Monday, 11 September 2023
Private Members' Business
Diffuse Intrinsic Pontine Glioma
Investing in medical research and health care is a top priority of our government. Over this government's term in office, we have invested record amounts in improving access to health care right across the nation. Take, for example, the government's Medical Research Future Fund, the MRFF, which is a $20 billion long-term investment supporting Australian health and medical research. What the MRFF aims to do is transform health and medical research and innovation to improve the lives of all Australians and build the economy and contribute to the health system's sustainability. The federal government now uses the interest from this investment to pay for medical research initiatives and innovation right across the country. It is so important for Australians, as we all benefit from life-changing discoveries. It helps our researchers develop their ideas domestically and supports Australia's growing biotech industry, creating future jobs and exports, while also building stronger relationships between researchers, healthcare professionals, governments and the community.
Where our investment in medical research is directly benefiting Australians is those children who are diagnosed with malignancy, with cancer. In Australia, brain cancer is a leading cause of death of children. Today, we are speaking on the motion moved by the member for Mallee on diffuse intrinsic pontine glioma, or DIPG. I will go into what that is. We know that those brainstem gliomas are heterogeneous in their activity. Activity ranges from low-range tumours to more rapidly fatal, aggressive disease of which DIPG is one. Prognosis and treatment often depends on the severity of those symptoms, their duration and the location of the tumour within the brainstem itself. From the title of this disease, we know it originates in the pons, which is a part of the brainstem, so the lower brain. Approximately 80 per cent of the midline gliomas occur within that section of the brainstem. The diffuse intrinsic pontine gliomas are usually quite high-grade, are locally infiltrative and have a uniformly poor diagnosis amongst our paediatric patients.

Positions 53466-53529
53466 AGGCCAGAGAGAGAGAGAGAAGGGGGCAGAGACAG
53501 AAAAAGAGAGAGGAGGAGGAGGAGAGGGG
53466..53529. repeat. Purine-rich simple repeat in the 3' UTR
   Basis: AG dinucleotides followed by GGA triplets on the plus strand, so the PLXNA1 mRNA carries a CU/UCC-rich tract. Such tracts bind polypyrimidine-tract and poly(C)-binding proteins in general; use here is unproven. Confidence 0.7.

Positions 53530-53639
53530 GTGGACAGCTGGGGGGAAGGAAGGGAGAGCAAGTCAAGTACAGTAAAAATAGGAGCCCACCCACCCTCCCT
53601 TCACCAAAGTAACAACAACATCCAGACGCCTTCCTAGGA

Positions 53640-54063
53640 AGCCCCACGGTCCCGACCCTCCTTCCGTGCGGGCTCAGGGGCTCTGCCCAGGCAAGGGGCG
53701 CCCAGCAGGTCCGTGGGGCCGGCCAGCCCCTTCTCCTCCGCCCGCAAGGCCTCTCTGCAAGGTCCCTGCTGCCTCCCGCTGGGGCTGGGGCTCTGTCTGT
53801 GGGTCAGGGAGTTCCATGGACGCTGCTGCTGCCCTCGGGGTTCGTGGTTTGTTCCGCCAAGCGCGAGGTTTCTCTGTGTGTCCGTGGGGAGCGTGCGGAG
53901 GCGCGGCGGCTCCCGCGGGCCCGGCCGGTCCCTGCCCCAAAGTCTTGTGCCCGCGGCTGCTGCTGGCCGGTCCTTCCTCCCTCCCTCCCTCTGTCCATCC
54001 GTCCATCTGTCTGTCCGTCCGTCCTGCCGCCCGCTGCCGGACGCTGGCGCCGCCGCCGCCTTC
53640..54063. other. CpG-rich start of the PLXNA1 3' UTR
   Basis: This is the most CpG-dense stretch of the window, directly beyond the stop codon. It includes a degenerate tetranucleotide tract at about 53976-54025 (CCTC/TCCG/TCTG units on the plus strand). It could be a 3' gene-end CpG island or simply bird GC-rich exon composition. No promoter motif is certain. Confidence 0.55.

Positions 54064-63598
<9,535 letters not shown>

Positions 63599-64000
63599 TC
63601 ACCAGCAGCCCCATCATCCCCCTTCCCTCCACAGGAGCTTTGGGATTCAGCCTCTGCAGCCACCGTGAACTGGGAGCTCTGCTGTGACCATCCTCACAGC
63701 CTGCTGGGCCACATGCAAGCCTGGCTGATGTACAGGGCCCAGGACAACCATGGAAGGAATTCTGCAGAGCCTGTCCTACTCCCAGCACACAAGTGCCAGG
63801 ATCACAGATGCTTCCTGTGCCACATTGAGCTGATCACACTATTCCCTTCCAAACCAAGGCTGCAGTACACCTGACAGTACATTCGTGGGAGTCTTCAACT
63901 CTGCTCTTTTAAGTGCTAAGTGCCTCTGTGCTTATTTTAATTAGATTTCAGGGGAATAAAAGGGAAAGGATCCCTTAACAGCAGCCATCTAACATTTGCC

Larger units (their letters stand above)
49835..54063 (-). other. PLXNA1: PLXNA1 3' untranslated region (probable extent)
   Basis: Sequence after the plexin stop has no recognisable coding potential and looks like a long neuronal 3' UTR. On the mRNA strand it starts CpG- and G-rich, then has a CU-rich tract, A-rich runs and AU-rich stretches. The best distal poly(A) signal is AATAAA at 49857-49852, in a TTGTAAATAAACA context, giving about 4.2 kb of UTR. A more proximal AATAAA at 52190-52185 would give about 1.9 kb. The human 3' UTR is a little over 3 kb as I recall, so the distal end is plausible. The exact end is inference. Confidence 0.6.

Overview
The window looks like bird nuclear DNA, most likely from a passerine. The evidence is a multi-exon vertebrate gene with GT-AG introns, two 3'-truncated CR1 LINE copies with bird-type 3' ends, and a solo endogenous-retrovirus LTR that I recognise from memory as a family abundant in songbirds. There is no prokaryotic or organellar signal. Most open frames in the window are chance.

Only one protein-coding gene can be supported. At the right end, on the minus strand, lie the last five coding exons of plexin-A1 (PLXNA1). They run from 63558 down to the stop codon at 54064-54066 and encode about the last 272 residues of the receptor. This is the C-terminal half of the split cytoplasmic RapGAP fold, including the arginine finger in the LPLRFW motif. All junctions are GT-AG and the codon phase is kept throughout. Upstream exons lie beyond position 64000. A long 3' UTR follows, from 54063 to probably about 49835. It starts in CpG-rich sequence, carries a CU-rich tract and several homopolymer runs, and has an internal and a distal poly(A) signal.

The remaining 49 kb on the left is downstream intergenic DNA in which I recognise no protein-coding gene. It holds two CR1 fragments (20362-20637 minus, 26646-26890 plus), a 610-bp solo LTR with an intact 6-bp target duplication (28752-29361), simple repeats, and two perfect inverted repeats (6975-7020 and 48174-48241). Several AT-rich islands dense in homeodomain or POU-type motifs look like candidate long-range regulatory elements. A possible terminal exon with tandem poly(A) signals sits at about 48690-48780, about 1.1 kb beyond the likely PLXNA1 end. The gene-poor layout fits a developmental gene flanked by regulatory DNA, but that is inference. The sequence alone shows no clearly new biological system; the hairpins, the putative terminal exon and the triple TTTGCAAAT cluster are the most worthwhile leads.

The symptoms are varied. I know the member for Higgins went into detail about some of the symptoms. With this form of malignancy, we can get cranial nerve palsies, which are the nerves exiting the brain which control a lot of the function in the head and neck; long tract signs, things like hemiparesis where part of the body won't be able to move, affecting a child's mobility; hydrocephalus, which is water on the brain, increased pressure on the brain; and also bleeding within the tumour. All of these can lead to poor prognosis of the children who are suffering from this absolutely terrible, terrible disease.
I'm pleased to be part of a government that's working collaboratively with the New South Wales government to invest in further breakthrough research in children's cancer so that one day we can live in a world—not just here in Australia but across the world—where we can cure cancers diagnosed in children. To reach this vision, the federal government has invested $100 million towards the Children's Comprehensive Cancer Centre at the Sydney Children's Hospital in Randwick, and this collaboration between the federal, the New South Wales government and the Children's Cancer Institute aims to strengthen research and support 500 researchers and clinicians work on the challenge of paediatric cancer. This cancer centre is going to train our brightest minds in the vital quest to advance the treatment and prevention of childhood cancers. It will be like none other in Australia. It will be a fully integrated cancer centre, combining world-leading clinical care with groundbreaking research and education to change the face of paediatric cancer. It's said that this centre is going to be operational by 2025.
We've also invested $99 million towards 29 research grants focused on childhood cancers through the returns from the MRFF, and $60 million of this investment is going to the Zero Childhood Cancer Program, a world-leading precision medicine program. This program uses the latest technology to screen cancers and search for drugs that can target them.
Again, I want to thank the member for raising this important issue. It's important that we really shine some light on this area. And I thank the other members for their contributions.